Rab = _mm_and_si128(Rab, _mm_set1_epi16(0x3F7F));

In order to compress the bits of Rab, it is enough to shift its high byte right by two bits, with two bits carried into the low byte as the result. Instead doing the shift in straightforward way, we implement it with a single _mm_maddubs_epi16 instruction. This instruction computes dot product of byte pairs, so we can use it to compute (low + high * 64):

Rab = _mm_maddubs_epi16(Rab, _mm_set1_epi16(0x4001));

The last step is to take Rc into account. It always has low byte of type 3 (or zero) with exactly 4 bits of payload. We simply shift it left by 12 bits, so that the payload gets into the high-order 4 bits (and header disappears), then add it to Rab:

__m128i sum = _mm_add_epi16(Rab, _mm_slli_epi16(Rc, 12));

Advance pointers

Now sum actually contains 16-bit code points, we can write them into the destination buffer. The non-trivial question is: how many code points are present in sum? The answer depends on the structure of the 16 input bytes:

  • If input contains only three-byte long characters, then only five characters will fit into 16-byte chunk, thus only five UTF-16 code points will be obtained.

  • If input contains only ASCII characters, then eight UTF-16 code points will be obtained, since shuffling is limited to 16-byte of data (both in input and output sense). Note that the remaining eight characters read from input will be processed on the following iteration.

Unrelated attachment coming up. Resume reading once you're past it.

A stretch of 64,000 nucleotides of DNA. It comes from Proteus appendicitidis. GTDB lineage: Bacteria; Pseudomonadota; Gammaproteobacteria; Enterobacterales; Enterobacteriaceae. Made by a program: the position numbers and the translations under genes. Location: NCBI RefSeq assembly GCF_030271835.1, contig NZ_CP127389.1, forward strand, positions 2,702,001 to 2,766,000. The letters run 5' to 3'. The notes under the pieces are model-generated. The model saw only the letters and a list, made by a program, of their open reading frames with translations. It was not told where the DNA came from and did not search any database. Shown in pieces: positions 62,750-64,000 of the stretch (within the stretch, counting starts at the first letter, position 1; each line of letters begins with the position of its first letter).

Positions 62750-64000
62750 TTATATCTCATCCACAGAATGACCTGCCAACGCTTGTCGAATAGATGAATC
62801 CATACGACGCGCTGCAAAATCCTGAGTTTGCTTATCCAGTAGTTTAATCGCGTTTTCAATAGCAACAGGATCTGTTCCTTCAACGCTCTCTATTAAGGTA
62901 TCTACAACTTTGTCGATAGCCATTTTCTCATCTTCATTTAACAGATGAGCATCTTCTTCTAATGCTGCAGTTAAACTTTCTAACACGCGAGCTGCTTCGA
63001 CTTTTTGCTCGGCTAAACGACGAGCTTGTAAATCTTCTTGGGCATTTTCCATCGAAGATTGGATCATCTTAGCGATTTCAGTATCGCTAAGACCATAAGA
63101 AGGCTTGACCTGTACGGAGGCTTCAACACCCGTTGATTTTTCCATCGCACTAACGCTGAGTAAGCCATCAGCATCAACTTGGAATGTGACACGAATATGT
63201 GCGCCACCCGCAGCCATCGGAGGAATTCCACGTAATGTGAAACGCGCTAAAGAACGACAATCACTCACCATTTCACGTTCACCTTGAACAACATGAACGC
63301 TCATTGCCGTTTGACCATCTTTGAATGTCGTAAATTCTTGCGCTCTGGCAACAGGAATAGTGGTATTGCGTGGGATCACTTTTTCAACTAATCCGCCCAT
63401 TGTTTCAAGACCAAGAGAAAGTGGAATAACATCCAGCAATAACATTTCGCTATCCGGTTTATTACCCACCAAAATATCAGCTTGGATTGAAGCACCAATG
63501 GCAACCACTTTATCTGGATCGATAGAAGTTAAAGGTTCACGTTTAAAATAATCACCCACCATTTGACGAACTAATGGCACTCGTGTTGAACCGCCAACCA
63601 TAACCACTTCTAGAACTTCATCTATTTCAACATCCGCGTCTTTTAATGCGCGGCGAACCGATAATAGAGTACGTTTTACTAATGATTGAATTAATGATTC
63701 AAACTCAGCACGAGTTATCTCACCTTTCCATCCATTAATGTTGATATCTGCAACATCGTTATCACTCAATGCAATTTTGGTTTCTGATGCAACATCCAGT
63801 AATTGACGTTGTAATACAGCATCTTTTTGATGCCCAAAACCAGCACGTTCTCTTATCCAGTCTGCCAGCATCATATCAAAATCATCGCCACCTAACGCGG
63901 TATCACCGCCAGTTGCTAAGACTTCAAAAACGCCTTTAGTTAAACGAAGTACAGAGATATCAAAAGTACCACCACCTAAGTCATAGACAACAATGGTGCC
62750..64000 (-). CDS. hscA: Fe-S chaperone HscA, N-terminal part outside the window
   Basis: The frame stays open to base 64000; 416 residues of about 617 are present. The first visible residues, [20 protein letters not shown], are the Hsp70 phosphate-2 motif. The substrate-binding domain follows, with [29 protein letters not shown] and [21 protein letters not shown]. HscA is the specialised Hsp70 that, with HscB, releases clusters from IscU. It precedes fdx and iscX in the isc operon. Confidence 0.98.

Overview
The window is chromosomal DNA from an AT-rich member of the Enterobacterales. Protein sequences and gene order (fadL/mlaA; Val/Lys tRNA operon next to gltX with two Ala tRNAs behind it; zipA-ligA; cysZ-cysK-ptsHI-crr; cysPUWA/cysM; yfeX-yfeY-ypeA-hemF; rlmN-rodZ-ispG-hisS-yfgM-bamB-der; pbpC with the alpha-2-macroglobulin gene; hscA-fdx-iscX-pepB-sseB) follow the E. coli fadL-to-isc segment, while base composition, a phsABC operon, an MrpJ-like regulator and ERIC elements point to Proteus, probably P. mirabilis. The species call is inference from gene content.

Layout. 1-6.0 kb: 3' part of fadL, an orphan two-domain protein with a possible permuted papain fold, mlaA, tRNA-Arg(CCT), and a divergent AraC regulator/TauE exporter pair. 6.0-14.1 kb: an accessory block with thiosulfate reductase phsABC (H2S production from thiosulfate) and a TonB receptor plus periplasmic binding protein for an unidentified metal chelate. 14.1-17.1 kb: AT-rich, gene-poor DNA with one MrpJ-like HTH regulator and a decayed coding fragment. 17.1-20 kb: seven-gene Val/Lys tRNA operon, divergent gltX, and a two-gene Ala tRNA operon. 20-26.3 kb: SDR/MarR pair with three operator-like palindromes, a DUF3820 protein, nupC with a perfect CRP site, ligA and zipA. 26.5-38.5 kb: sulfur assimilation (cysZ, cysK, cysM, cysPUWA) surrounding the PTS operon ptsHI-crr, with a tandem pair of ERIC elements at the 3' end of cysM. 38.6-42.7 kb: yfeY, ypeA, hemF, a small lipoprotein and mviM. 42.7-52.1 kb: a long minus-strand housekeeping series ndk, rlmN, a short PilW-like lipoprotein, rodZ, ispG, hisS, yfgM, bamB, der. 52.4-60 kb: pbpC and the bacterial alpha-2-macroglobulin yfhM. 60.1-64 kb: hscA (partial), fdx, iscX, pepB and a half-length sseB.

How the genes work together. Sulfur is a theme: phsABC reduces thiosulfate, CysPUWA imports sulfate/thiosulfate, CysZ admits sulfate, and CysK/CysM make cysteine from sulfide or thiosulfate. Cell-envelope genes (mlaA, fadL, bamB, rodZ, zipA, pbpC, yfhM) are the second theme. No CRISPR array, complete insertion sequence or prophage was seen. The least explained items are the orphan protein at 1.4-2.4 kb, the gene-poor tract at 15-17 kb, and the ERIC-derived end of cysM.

• If input contains only two-byte long characters, then seven UTF-16 code points will be obtained. The last character will not be processed, because it is not yet clear if it is two bytes long or three bytes long: it depends on whether the next byte is continuation byte or not.

As a result, it is not clear how many bytes of input have been consumed and how many bytes of output have been produced. Computing these numbers is not going to work fast, so the simplest approach is to take them from the lookup table. Compared to two __m128 shuffle masks, two small integers won't waste much memory anyway.

_mm_storeu_si128((__m128i*)pDest, sum);
pSource += lookup.srcStep;
pDest += lookup.dstStep;

That's it! The code for converting valid input with any BMP characters from UTF-8 into UTF-16 is complete. In something about 15 instructions, it processes at least 14 bytes of input or 16 bytes of output. There are no branches involved.


Of course, standard-compliant UTF-8 decoder must support four-byte characters and must check for invalid input, so we are not done yet. Four-byte characters will be processed in scalar slow path, and also slow path will perform full input validation. So in the fast path we only need to detect if something goes wrong and return error code in such case. For the sake of simplicity, we will consider four-byte long UTF-8 characters as wrong input in this section.